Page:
308 posts • joined 15 Oct 2010
Re: That has got to be embarrassing for Microsoft
@John P " Going from 7 to 8, it is more of an incremental change."
True. Vista/7/8 are all the same underlying architecture with different UI elements so its minor updates from that perspective one to the other. With the massive UI swap - 8 becomes a defacto major upgrade, but underneath its essentially 7.1 for the "meat and potatoes" of it.
NT4/2K/2k3/XP are significantly different underlying architecture which makes Vista/7/8 a significant upgrade from an architectural perspective.
That's it, I'm going to ARCH! :)
Re: Google Aspies
Great name for yet another inane awards show - the Google Aspies
Re: Bring back Aero too
There is a real WIDE variety of what people want their desktops to look like. Its Windows, people love their customizations. Some folks bling it up, some folks go minimal. MS just needs to realize that and not force bling down folks throats.
Back when I was running XP, I turned off all effects to save memory and CPU/GPU cycles on a laptop to maximize battery power. It worked of course, but strangely (to me anyway) I got a lot of compliments on how nice it looked and was I running a beta of a new Windows. Effectively it looked like the completely boring NT4.
Re: Well I'm convinced.
I think our Time Traveling friends instead went for #IhazCheezeburger instead to not totally give themselves away. Bow to our (time traveling) feline overlords!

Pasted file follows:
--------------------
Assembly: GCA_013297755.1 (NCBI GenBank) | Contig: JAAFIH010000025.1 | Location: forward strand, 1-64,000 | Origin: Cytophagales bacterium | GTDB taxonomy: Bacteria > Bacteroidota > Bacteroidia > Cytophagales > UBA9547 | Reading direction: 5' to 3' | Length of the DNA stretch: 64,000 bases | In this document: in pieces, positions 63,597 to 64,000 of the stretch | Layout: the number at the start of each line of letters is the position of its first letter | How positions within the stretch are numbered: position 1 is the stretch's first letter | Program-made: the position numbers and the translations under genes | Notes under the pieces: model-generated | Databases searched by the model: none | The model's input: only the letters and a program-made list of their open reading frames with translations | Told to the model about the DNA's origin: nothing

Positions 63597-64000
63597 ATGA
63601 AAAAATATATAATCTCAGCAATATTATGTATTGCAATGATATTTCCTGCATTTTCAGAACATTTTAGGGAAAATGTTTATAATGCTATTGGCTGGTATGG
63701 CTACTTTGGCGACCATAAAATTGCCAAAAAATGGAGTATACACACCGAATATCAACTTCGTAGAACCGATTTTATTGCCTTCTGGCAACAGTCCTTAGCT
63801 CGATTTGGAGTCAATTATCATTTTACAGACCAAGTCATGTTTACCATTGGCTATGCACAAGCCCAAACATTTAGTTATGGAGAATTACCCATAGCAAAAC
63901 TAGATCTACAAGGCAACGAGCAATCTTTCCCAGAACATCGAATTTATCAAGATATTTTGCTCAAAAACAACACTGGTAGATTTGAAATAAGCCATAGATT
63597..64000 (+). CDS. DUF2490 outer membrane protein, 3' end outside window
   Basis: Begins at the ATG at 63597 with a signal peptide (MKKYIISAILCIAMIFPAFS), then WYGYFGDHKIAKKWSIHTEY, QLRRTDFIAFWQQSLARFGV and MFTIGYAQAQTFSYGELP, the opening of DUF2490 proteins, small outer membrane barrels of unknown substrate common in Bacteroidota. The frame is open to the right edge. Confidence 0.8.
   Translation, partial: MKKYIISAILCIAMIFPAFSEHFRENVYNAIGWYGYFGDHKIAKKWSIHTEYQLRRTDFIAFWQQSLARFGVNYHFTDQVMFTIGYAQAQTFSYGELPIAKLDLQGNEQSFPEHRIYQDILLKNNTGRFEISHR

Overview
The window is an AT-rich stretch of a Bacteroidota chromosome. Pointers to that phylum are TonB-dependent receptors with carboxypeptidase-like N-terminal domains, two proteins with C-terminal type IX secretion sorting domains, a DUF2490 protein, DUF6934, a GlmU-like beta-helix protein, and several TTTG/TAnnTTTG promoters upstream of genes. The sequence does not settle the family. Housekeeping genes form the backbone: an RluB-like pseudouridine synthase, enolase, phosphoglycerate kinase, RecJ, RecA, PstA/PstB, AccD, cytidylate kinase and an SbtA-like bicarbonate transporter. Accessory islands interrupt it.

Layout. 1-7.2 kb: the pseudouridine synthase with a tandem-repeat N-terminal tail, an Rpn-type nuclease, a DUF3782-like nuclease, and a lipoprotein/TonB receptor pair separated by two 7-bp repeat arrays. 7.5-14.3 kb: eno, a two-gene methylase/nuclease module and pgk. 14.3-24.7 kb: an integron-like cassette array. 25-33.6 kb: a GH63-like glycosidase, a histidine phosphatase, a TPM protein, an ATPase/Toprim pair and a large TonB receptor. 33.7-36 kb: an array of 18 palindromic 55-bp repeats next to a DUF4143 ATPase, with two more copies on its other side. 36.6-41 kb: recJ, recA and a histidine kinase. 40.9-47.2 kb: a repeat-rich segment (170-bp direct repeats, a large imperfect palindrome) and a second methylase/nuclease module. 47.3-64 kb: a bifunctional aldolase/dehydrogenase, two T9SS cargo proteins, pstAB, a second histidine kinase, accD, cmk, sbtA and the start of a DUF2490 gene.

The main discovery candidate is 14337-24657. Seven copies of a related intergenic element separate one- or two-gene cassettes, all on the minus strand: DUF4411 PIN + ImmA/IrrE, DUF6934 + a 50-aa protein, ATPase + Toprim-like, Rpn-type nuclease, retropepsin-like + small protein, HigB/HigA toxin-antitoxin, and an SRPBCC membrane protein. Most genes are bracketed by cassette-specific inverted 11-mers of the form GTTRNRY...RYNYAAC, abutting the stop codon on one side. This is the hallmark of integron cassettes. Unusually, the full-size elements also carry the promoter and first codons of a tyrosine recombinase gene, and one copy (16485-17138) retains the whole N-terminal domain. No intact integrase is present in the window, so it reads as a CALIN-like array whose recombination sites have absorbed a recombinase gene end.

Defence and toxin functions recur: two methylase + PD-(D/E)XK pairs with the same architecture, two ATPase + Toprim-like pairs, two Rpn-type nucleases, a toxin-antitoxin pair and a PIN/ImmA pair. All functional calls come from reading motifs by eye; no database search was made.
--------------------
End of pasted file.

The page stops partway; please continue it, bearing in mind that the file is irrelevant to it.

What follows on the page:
The unexpected consequence?
More HP server crashes and/or data corruption due to firmware not being updated, and HP getting a very dirty name inside HP shops because the internal support guys that used to "just handle" the firmware updates (without the upper mgt involved), weren't the guys named in the contracts for having access to the firmware updates. Larger orgs might now be impacted since they have major league change control processes in place already, but smal/medium orgs will definitely get impacted.
What happens outside the HP Ivory Tower? Back out here in the real world many companies, with service contracts or not, will slow down and possibly stop the firmware updates. A few crashes later and/or a major data loss, and you'll have Dell, Cisco, IBM, etc with a foot in the door.